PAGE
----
Discipline, Knowledge, Passion, Courage and Generosity
When one understands the importance of singers in the world, and how they can transform it, one takes their growth and formation very seriously. There is no greater joy than to witness a young singer becoming efficient at singing and communicating their love of words, and of the human experience through music to their peers, and eventually to greater audiences. I feel privileged to teach students enrolled at the Schulich School of Music of McGill University. They are extremely talented and motivated.
Each voice is unique. Because this amazing instrument not only belongs to the musician, but also IS the musician, I prefer using a nurturing approach to teaching voice. I find myself amazed every day, as I spend many hours listening to voices asking me how to grow, to come out, and live. During private lessons, I work on specific technical aspects of singing, on building a vocal discipline and exploring knowledge: understanding the cycle of breath, support, vowel purity, resonance efficiency, evenness in vocal registers, good posture while keeping the instrument relaxed and flexible, good singing habits, impeccable musicianship, diction, style, studying and learning a varied repertoire.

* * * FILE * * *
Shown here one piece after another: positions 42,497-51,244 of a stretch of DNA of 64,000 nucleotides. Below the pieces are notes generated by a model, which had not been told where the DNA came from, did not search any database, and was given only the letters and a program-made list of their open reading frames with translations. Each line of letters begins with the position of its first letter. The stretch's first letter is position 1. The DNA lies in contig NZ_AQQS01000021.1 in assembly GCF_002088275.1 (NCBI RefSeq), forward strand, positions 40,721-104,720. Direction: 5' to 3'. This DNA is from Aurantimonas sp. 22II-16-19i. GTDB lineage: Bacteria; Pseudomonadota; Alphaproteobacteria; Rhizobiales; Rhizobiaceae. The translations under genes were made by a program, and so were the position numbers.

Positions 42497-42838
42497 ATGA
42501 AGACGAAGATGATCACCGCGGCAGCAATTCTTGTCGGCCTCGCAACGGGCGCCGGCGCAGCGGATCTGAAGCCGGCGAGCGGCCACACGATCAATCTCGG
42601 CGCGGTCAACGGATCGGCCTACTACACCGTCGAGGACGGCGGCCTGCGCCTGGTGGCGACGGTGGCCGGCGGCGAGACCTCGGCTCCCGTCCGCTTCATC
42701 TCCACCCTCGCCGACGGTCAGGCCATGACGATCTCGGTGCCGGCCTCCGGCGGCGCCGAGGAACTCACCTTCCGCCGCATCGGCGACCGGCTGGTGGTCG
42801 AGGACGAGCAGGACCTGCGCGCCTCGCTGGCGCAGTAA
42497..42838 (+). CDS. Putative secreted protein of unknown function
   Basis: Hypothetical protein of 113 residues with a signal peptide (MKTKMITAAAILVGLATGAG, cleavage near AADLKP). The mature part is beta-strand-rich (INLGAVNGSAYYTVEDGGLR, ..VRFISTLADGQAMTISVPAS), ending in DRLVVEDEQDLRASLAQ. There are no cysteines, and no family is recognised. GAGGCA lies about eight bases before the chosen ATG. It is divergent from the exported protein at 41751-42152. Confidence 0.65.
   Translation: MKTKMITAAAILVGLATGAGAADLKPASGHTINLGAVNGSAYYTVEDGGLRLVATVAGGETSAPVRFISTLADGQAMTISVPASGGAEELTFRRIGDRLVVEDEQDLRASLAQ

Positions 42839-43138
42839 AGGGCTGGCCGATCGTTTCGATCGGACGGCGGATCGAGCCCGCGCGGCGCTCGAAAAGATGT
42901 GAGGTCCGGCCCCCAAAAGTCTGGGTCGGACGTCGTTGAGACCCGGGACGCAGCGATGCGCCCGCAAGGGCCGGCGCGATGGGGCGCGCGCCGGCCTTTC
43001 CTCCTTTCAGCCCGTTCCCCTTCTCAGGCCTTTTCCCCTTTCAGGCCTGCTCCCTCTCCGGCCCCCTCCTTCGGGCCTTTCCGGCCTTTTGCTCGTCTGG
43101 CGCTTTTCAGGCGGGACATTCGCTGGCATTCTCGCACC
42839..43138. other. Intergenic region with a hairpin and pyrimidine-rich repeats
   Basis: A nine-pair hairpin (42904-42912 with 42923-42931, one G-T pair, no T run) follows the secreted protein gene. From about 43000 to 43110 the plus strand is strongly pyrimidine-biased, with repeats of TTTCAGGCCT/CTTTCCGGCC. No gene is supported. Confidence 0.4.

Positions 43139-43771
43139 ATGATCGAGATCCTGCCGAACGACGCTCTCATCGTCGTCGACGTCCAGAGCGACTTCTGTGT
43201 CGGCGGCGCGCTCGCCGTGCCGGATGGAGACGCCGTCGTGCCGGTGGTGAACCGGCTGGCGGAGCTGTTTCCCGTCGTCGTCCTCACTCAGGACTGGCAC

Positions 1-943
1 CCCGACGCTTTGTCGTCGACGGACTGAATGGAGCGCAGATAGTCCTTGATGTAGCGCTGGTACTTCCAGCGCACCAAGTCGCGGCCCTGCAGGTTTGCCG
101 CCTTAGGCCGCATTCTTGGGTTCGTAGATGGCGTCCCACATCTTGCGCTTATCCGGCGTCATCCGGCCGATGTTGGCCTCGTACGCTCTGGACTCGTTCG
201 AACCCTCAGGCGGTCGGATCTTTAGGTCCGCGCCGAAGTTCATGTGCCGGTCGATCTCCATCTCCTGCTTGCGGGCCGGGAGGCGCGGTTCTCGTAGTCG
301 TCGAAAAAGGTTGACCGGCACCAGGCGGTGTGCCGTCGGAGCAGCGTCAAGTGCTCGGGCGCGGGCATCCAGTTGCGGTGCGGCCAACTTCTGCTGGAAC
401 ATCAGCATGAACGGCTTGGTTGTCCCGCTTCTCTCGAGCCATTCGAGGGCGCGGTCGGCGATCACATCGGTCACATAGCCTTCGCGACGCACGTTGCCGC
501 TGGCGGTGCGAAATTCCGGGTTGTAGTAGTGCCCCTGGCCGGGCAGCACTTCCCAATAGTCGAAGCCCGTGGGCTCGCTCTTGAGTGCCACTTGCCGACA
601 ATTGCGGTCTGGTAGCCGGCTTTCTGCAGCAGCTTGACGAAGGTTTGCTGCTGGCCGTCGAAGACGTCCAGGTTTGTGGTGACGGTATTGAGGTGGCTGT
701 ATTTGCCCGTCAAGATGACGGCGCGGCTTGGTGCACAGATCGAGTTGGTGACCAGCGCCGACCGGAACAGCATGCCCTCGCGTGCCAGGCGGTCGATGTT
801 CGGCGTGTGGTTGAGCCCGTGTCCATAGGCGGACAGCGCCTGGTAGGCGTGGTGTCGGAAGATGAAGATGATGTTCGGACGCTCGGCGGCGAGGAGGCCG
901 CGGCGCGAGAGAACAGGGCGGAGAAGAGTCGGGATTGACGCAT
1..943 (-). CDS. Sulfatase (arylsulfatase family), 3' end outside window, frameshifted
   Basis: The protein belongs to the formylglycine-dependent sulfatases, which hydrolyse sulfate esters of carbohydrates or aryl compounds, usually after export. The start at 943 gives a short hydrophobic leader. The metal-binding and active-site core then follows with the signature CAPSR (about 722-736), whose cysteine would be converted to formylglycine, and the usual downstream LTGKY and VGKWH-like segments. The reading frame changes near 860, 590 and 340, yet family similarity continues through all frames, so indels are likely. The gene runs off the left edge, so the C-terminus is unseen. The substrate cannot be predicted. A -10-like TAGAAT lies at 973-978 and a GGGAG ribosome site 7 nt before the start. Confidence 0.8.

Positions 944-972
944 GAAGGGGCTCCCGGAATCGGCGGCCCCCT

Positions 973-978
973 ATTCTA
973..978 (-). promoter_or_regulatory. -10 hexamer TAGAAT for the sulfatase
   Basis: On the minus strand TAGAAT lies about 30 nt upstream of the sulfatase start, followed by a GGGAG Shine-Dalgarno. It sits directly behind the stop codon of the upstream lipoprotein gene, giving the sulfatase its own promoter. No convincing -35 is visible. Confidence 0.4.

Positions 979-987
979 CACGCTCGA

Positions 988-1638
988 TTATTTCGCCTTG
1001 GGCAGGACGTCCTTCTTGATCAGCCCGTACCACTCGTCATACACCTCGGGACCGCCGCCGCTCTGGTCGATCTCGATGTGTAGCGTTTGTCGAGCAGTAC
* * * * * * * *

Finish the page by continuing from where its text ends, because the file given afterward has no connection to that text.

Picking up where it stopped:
In the weekly Studio Class, which I use as a lab, I let students present their musical selection. While listening to them attentively, I pay attention to one issue that gets in the way of honesty, which needs to be addressed. I stay away from embarrassing topics like jaw tension, posture, or pitch, and focus on clarity of thought, communication, emotional intent, and freedom. I bring my students out of their comfort zone and can ask them to sing laying on the floor, pulling a heavy rubber band to engage the whole body, looking directly at a colleague, walking back and forth under my guidance to let go of control, dancing, putting their heads inside the piano to help feel their voice as integral part of the music... I always ask for feedback from the student who went through the exercise as well as the whole class to reinforce the process. These two perspectives (the pedagogical aspect of the private lesson, and the experimental focus in Studio Class) are complementary to one another.
Since I am a new teacher, I cannot say that my approach to teaching has improved much, but I am learning to slow down, and to use issues that are brought to my immediate attention by the student, rather than focusing on ideas that have more to do with my own expectations. I am also discovering various ways to communicate knowledge to my students. I appreciate the many discussions shared with colleagues at school and around the world. I find them extremely helpful in guiding together our wonderful and amazing students.
There is so still so much to learn. I would like to deepen my understanding of how the body works as an instrument. Many of my students, for example, having had dental work, and are struggling with jaw alignment. Expanding knowledge of the breath, as I observe how much young singers’ emotions and living affect their breath, and their singing is also a priority. I intend to take classes in kinesiology and travel to Italy, India, and California to work and study breath. These are my projects for my first sabbatical. I also believe that remaining active as a singer is beneficial to teaching.
Studio 2017/2018 - Ecole de musique Schulich